3. Particles of tetramethyl-thiuram-disulfide of asize to pass through a standard screen of substantially 100 mesh, coated with from about 2% to about 6% of a dialkyl phthalate which is liquid at 60 C. and in which each alkyl group contains from 1 to 6 carbon atoms, from about 0.3% to about 2 of sodium stearate and from about 0.2% to about 1% of a sorbitan'monoester of a fatty acid which is liquid at 60 C. and in which the fatty acid radical contains from 12 to 20 carbon atoms.

4. Particles of tetramethyl-thiuram-disulfide of asize to, pass through a standard screen of substantially 100 mesh, coated with from about 2% to about 6% of dibutyl phthalate, from about 0.3% to about'2% of sodium stearate and from about 0.2% to about 1% of a'sorbitan monoester of a fatty acid which is liquid at 60 C. and in which the fatty acid radical contains from12 to 20 carbon atoms. 7

5. Particles of tetramethyl-th'iuram-disulfide of a size to pass through a standard screen of substantially 100 mesh, coated with from about 2% to about 6% of a dialkyl which is liquid at 609C. and in which each alkyl group contains from 1 10 'to G'carbon atoms, from about 0.3% of sodium stearate and from about 0 1 of sorbitan monolaurate.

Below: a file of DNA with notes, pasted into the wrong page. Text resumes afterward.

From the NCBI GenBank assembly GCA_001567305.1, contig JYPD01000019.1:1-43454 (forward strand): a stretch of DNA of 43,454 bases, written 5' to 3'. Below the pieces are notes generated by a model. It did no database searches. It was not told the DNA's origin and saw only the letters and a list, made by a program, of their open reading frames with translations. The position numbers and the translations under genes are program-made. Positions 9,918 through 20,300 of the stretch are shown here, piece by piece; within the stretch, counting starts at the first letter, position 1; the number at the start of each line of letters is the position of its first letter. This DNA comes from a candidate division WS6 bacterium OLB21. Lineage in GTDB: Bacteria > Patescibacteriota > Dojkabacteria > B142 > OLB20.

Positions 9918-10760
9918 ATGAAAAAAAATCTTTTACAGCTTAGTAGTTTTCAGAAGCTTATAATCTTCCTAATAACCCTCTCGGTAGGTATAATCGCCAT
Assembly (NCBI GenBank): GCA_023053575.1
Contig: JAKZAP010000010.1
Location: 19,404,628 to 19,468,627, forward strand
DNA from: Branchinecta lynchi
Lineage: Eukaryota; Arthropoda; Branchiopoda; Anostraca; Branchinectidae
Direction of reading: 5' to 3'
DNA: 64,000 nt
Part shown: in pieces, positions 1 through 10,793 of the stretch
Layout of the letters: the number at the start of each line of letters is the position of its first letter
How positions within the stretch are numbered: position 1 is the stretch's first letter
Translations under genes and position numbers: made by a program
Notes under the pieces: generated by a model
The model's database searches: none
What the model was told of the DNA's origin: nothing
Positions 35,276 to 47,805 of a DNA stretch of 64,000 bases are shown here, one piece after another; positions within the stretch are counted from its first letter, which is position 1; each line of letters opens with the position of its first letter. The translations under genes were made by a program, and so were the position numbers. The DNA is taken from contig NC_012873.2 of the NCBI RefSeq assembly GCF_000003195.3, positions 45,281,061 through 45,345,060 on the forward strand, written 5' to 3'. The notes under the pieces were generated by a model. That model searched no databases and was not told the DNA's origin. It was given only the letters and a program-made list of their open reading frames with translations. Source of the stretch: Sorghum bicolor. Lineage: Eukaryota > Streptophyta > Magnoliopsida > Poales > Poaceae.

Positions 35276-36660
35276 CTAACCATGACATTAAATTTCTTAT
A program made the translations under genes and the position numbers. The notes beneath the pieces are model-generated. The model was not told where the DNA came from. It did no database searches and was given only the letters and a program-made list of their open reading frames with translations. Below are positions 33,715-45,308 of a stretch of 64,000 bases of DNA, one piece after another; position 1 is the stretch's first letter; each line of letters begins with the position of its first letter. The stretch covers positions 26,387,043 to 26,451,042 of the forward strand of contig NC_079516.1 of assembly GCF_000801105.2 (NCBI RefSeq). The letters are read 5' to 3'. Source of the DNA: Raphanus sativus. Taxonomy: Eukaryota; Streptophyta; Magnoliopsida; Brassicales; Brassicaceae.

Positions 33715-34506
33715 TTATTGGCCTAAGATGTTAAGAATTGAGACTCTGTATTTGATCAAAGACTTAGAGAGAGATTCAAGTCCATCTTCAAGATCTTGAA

6. Particles of tetramethyl-thriuram-disulfide of "a size to pass through a standard screen of substantially 100 mesh, coated with from about 2% to about 6% of dibutyl phthalate, from-about 0.3% to about 2% of sodium stearate and from about 0.2% to about 1% of sorbitan monolaurate.

7. Dustless frangible compacted aggregates of particles of tetramethyl-thiuramdisulfide of a size to pass through a standard screen of substantially 100 mesh, coated with from about 2% to about 6% of a dialkyl phthalate whichis liquid at 60 C. and in which each alkyl group contains from 1 to 6 carbon atoms and from about 0.3% to about 2% of sodium stearate; said aggregates having a width of from to inch, a thickness of from '1 to A; inch, and a length of from 1% to about 1 inch, and having a mechanical strength such that not more than substantially 5 thereof will be disintegrated sufiiciently to pass through a' 16 mesh screen when a 50 gram sample is tumbled in a 16 ounce bottle with eight inch steel balls at 42 R. P. M. for 5 minutes, but being sufficiently frangible to completely disintegrate to discrete particles upon being mixed with unvulc'anized rubber.